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Elephant Soap

 

 

THE UNCOMPASSIONATE CHIMP

Cindy Maddera

In the last few months we have seen an out pouring of compassion towards victims of recent hurricanes. When the tough gets tougher, we humans know how to band together and help each other out. But how does this trait separate us from our cousin the chimpanzee? A recent study by Joan Silk showed that chimps are not so willing to help out their fellow chimps. Two chimps were placed in side-by-side cages. One chimp had the option of pulling one of two ropes. One rope would only reward him with a piece of food, but the other rope, if pulled, would reward both chimps with food. Half the time the chimp pulled self-reward rope and the other half of the time he pulled on both-reward rope. Here’s where it gets kind of sad. Even when the chimp in the other cage made begging gestures to other chimp, he still wouldn’t pull on the both-reward rope.

Of course lab chimps and wild chimps behave a bit differently. Chimps in the wild are known to share food with other group members, but you also have to consider that there’s more politics going on in wild chimp groups. Silk agrees and says there’s still more research to be done. Next she wants switch the chimps around to see how the chimp that had been able to reward himself with yummy pieces of banana feels to not get any and to see if this has any effect on his behavior.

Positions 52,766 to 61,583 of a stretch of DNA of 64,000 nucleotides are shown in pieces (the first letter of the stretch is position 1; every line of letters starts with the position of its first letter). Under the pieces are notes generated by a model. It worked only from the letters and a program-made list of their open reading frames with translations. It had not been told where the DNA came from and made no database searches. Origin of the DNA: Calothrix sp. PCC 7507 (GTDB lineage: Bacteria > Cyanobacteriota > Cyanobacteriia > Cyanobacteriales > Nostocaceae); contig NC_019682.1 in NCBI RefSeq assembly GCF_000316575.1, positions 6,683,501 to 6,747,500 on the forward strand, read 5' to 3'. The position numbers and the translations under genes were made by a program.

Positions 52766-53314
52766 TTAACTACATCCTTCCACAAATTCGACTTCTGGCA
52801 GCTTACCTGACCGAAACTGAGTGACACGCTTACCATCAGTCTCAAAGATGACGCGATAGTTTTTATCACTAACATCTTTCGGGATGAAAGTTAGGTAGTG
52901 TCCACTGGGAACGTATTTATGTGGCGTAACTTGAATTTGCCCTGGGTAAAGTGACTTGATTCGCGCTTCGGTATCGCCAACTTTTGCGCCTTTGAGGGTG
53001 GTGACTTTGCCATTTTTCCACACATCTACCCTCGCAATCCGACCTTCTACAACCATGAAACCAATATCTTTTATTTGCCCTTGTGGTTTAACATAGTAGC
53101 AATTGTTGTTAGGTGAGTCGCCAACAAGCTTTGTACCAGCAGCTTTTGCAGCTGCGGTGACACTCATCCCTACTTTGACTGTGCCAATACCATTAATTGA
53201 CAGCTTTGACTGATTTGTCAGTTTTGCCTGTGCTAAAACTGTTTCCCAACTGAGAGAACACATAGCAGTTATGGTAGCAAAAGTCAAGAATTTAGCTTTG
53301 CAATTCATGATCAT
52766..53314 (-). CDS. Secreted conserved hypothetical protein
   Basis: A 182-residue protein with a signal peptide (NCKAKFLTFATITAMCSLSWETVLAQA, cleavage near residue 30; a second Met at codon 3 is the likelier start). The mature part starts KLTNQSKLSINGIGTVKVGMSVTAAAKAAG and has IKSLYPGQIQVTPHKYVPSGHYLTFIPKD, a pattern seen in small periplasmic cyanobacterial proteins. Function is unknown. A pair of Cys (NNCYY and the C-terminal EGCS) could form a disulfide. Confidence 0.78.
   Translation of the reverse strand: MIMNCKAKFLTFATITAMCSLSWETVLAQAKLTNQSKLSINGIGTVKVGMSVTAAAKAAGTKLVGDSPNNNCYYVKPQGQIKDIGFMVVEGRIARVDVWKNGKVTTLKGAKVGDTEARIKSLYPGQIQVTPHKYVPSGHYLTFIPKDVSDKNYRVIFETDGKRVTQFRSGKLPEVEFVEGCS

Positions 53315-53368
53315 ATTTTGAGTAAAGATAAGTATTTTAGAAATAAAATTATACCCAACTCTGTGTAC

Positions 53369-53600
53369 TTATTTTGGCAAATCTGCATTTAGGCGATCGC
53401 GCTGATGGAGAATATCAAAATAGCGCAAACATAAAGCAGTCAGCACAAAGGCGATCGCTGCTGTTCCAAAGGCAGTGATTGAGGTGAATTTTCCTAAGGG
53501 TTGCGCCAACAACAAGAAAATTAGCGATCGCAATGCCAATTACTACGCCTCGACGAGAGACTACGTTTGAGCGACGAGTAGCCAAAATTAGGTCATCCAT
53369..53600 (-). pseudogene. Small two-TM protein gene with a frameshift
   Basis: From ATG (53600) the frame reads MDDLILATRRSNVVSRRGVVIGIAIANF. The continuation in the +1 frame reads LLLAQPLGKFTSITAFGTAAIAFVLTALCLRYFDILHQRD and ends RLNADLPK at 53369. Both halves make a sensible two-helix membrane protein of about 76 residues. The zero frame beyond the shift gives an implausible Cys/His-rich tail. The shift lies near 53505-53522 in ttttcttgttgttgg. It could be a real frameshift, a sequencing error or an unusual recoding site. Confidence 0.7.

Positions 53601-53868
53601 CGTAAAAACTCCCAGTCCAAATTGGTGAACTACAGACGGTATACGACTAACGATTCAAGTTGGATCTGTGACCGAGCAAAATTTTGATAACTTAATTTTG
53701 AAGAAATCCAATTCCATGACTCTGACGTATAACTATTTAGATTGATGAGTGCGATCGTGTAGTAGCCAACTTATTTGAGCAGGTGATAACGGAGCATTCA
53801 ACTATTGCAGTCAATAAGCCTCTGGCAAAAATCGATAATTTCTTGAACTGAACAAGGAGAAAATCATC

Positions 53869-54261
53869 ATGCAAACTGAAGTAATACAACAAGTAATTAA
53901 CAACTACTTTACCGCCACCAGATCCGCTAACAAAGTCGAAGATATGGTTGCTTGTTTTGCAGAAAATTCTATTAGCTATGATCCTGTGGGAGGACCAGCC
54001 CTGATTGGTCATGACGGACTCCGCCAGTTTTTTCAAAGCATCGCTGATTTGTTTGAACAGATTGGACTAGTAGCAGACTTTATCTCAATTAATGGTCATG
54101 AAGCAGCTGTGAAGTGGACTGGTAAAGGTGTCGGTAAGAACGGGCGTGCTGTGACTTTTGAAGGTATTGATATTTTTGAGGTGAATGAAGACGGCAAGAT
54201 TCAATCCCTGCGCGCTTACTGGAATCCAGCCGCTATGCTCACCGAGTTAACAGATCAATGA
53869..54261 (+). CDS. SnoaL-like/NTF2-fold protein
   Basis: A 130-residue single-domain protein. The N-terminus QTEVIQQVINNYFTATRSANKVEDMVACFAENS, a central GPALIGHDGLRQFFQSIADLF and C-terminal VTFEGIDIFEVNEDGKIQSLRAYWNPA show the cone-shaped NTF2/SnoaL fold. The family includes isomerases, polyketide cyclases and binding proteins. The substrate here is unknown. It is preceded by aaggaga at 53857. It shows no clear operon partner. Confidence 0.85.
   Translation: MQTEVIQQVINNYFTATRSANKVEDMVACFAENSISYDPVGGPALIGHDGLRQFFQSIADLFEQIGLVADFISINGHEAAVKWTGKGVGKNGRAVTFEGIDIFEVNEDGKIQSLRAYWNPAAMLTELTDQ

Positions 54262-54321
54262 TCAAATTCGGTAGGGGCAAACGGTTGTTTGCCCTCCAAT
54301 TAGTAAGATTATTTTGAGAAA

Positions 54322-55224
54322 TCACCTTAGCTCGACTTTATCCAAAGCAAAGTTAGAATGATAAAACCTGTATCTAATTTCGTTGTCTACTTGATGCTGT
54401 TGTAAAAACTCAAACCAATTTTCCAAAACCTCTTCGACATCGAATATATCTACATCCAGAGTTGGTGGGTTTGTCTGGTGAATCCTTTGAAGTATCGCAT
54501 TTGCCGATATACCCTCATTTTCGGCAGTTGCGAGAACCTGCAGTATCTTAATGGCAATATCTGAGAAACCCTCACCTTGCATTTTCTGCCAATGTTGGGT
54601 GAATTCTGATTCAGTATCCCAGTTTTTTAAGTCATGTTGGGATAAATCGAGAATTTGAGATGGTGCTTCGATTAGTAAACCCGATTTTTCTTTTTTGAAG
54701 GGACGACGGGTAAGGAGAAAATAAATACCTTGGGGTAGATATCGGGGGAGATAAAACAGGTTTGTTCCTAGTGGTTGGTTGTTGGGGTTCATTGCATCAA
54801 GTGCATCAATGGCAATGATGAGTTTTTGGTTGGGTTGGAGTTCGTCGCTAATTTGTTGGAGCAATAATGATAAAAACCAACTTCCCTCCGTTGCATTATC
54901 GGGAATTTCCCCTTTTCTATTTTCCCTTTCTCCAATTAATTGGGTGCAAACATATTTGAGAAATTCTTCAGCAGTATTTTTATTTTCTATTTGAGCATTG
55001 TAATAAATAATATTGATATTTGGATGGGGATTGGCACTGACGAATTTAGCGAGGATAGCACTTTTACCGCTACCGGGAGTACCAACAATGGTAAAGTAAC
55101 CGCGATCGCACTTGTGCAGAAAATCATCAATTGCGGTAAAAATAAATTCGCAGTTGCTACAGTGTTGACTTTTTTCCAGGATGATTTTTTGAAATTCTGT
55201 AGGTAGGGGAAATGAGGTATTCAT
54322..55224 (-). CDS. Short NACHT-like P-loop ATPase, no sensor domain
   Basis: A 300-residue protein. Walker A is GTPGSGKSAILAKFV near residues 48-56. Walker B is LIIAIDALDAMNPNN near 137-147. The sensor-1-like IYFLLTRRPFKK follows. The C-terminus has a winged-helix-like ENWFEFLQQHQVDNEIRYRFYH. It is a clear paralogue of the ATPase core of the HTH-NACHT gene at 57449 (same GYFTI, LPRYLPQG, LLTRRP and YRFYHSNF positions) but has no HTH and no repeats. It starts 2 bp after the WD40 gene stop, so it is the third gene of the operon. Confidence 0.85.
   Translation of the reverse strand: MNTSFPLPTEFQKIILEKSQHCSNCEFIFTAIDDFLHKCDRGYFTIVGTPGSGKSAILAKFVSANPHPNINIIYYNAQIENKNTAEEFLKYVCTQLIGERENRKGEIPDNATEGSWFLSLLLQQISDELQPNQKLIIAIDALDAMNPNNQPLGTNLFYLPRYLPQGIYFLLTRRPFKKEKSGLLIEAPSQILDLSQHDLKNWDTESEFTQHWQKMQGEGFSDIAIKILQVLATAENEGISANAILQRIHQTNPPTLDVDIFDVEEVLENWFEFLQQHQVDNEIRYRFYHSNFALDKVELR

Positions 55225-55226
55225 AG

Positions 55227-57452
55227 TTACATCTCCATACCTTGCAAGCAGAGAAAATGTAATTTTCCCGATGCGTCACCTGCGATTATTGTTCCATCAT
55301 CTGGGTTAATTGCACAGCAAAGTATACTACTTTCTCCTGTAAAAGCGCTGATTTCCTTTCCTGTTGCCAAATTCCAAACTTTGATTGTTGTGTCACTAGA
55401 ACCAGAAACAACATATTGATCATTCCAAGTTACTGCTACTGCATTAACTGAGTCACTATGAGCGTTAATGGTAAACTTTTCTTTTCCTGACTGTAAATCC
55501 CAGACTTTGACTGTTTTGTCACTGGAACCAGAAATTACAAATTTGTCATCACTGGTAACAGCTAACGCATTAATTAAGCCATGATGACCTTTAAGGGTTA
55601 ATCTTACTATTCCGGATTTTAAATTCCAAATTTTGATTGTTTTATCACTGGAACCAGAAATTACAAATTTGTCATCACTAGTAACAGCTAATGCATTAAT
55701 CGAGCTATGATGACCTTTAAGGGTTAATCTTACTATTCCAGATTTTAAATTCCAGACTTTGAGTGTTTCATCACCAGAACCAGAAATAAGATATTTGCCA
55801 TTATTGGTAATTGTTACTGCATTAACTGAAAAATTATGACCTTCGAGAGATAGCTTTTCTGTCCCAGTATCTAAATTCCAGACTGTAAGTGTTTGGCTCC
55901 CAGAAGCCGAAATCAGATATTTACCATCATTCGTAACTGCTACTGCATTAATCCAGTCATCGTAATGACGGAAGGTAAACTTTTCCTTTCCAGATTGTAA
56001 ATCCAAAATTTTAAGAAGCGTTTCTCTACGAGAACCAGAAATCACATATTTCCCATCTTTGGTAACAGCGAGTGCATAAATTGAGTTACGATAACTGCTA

I suppose for the most parts we tend to be compassionate towards each other and willing to help each other out, but you still see too many people out there reverting back to their inner chimp. It’s that guy who cuts you off on the freeway or that lady who shoves you out of the way to get ahead of with her 100 items in the 20-item-or-less check out lane.